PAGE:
Why he should mean me ill or seek to harm.
Was I to have never parted from thy side?
As good have grown there still, a lifeless rib!
Being as I am, why didst not thou, the head,
Command me absolutely not to go,
Going into such danger, as thou saidst?
Too facile then, thou didst not much gainsay,
Nay, didst permit, approve, and fair dismiss.
Hadst thou been firm and fix'd in thy dissent,
Neither had I transgress'd, nor thou with me."

To whom, then first incens'd, Adam replied:
"Is this the love, is this the recompense
Of mine to thee, ingrateful Eve, express'd
Immutable when thou wert lost, not I—
Who might have liv'd and joy'd immortal bliss,
Yet willingly chose rather death with thee?
And am I now upbraided as the cause
Of thy transgressing? not enough severe,
It seems, in thy restraint! What could I more?
I warn'd thee, I admonish'd thee, foretold
The danger and the lurking enemy
That lay in wait. Beyond this had been force,
And force upon free will hath here no place.
But confidence then bore thee on, secure
Either to meet no danger or to find
Matter of glorious trial; and perhaps
I also err'd in overmuch admiring
What seem'd in thee so perfect that I thought
No evil durst attempt thee; but I rue
That error now, which is become my crime,
And thou th' accuser. Thus it shall befall
Him who, to worth in women overtrusting,
Lets her will rule: restraint she will not brook;
And, left to herself, if evil thence ensue,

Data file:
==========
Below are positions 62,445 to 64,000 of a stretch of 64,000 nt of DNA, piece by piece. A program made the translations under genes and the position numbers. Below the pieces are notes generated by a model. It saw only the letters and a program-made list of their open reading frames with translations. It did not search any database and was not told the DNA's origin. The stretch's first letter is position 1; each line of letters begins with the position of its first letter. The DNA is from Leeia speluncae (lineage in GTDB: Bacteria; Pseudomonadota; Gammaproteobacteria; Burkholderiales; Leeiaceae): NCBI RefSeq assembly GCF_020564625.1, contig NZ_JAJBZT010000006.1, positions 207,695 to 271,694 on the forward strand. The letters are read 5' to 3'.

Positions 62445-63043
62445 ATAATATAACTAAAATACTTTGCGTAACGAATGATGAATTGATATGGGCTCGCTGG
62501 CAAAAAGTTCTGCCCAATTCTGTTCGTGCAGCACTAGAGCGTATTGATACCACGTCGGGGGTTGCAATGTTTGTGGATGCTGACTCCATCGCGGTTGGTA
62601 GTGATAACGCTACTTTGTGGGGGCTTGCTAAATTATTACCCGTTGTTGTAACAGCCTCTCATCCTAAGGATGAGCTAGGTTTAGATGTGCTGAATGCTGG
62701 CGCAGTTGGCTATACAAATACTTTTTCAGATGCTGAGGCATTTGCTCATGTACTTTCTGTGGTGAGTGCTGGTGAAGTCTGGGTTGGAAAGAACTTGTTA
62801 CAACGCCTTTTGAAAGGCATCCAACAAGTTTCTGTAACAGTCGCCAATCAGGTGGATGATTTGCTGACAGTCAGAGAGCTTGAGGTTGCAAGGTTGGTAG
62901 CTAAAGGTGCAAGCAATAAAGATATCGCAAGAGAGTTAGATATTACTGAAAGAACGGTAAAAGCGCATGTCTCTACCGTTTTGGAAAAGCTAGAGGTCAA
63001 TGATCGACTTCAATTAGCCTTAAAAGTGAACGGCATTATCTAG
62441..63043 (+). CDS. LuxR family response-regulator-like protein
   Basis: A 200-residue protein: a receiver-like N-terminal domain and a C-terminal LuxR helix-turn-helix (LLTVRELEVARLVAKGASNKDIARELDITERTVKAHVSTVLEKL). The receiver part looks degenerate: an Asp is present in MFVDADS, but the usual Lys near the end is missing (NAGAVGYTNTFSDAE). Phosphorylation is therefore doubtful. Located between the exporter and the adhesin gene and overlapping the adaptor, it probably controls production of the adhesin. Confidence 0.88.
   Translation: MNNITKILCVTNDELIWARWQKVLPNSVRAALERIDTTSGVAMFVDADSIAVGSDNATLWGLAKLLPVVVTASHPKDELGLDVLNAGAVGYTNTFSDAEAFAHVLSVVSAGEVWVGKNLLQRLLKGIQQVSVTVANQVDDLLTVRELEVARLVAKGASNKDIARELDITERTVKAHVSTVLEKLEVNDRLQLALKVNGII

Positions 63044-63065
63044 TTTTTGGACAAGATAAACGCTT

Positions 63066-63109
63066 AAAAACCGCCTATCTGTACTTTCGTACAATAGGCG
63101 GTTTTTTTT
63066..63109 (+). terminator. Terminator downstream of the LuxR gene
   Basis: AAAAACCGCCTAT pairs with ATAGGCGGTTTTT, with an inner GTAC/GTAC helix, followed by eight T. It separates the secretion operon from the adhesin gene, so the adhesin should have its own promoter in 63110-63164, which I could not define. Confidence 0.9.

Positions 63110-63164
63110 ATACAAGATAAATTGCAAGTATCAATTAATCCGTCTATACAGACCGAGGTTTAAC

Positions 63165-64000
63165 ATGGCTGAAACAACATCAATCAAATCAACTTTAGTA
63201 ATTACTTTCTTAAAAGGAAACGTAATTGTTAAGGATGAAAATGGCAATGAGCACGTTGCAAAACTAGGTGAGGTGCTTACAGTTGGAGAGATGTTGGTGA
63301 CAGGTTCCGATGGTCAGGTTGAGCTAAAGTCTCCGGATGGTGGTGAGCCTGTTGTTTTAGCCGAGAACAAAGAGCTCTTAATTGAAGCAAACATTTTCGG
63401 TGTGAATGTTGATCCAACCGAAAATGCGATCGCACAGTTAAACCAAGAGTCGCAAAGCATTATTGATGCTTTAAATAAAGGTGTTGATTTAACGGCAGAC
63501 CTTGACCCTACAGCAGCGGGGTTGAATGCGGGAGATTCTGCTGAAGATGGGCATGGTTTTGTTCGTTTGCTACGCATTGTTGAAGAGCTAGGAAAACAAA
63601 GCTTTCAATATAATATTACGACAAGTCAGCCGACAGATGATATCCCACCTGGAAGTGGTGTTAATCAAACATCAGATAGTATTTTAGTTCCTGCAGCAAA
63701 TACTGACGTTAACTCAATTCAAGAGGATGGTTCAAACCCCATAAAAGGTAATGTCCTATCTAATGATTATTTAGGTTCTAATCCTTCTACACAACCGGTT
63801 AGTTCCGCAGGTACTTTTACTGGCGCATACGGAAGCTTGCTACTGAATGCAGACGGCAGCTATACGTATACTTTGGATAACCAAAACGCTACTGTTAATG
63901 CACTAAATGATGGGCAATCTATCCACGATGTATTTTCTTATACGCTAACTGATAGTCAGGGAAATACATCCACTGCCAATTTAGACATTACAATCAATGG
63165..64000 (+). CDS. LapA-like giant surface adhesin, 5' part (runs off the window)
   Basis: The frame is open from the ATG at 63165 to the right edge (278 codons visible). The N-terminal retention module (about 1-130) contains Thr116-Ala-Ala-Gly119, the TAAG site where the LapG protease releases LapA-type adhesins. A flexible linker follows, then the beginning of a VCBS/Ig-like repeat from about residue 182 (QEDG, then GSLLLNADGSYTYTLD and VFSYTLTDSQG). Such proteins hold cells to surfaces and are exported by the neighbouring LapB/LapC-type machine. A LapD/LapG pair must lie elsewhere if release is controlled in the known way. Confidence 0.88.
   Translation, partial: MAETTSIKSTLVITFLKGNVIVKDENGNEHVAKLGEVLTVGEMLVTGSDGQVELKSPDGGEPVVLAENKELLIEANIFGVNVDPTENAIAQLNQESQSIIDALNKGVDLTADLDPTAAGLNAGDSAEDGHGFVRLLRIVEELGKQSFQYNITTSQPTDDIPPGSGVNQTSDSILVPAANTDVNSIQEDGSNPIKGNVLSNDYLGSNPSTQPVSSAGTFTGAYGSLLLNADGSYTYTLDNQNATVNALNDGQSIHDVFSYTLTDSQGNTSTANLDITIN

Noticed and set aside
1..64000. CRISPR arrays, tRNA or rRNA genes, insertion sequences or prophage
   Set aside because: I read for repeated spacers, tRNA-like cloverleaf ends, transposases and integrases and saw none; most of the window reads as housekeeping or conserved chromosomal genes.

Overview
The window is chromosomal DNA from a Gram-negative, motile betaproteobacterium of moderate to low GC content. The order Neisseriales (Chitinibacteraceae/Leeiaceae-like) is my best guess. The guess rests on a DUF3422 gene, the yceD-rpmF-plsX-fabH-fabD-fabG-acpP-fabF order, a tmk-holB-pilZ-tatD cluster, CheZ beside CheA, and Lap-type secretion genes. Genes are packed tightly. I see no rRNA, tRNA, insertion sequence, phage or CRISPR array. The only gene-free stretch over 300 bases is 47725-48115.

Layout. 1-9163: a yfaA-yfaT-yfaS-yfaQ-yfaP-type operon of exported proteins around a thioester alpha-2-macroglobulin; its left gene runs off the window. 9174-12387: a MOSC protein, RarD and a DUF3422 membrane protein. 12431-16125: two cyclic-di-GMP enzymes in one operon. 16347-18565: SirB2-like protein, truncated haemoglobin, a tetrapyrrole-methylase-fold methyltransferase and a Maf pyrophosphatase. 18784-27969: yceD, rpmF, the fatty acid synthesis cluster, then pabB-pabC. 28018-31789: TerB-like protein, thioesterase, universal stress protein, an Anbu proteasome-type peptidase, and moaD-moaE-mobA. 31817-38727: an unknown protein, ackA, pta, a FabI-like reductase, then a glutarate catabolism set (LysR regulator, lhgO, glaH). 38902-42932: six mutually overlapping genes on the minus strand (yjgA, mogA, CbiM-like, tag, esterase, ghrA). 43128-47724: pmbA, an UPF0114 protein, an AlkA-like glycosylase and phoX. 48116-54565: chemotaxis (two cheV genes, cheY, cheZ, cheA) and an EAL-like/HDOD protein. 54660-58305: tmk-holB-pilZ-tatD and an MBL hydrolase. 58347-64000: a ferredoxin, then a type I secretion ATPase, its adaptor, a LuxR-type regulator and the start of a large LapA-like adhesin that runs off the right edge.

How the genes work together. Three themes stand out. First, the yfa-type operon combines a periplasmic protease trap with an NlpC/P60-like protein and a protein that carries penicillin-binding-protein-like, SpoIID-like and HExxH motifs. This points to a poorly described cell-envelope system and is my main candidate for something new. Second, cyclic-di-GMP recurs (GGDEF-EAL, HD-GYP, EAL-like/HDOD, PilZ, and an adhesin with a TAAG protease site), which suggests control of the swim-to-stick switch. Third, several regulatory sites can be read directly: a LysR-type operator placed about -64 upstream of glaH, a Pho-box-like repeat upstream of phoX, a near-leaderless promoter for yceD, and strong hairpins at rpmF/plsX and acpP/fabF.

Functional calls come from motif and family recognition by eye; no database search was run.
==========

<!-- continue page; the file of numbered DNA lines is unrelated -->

She first his weak indulgence will accuse."

Thus they in mutual accusation spent
The fruitless hours, but neither self-condemning;
And of their vain contest appear'd no end.

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Poet John Milton 1608–1674

POET’S REGION England

Subjects God & the Divine, Christianity, Religion

Poetic Terms Blank Verse, Epic

 John  Milton

Biography

John Milton’s career as a writer of prose and poetry spans three distinct eras: Stuart England; the Civil War (1642-1648) and Interregnum, including the Commonwealth (1649-1653) and Protectorate (1654-1660); and the Restoration. When Elizabeth I, the so-called Virgin Queen and the last of the Tudors, died, James VI, King of Scots, was enthroned as Britain’s king. Titled James I, he inaugurated the House of Stuart. His son and . . .

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Poem Categorization

SUBJECT God & the Divine, Christianity, Religion

POET’S REGION England

Poetic Terms Blank Verse, Epic

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Originally appeared in Poetry magazine.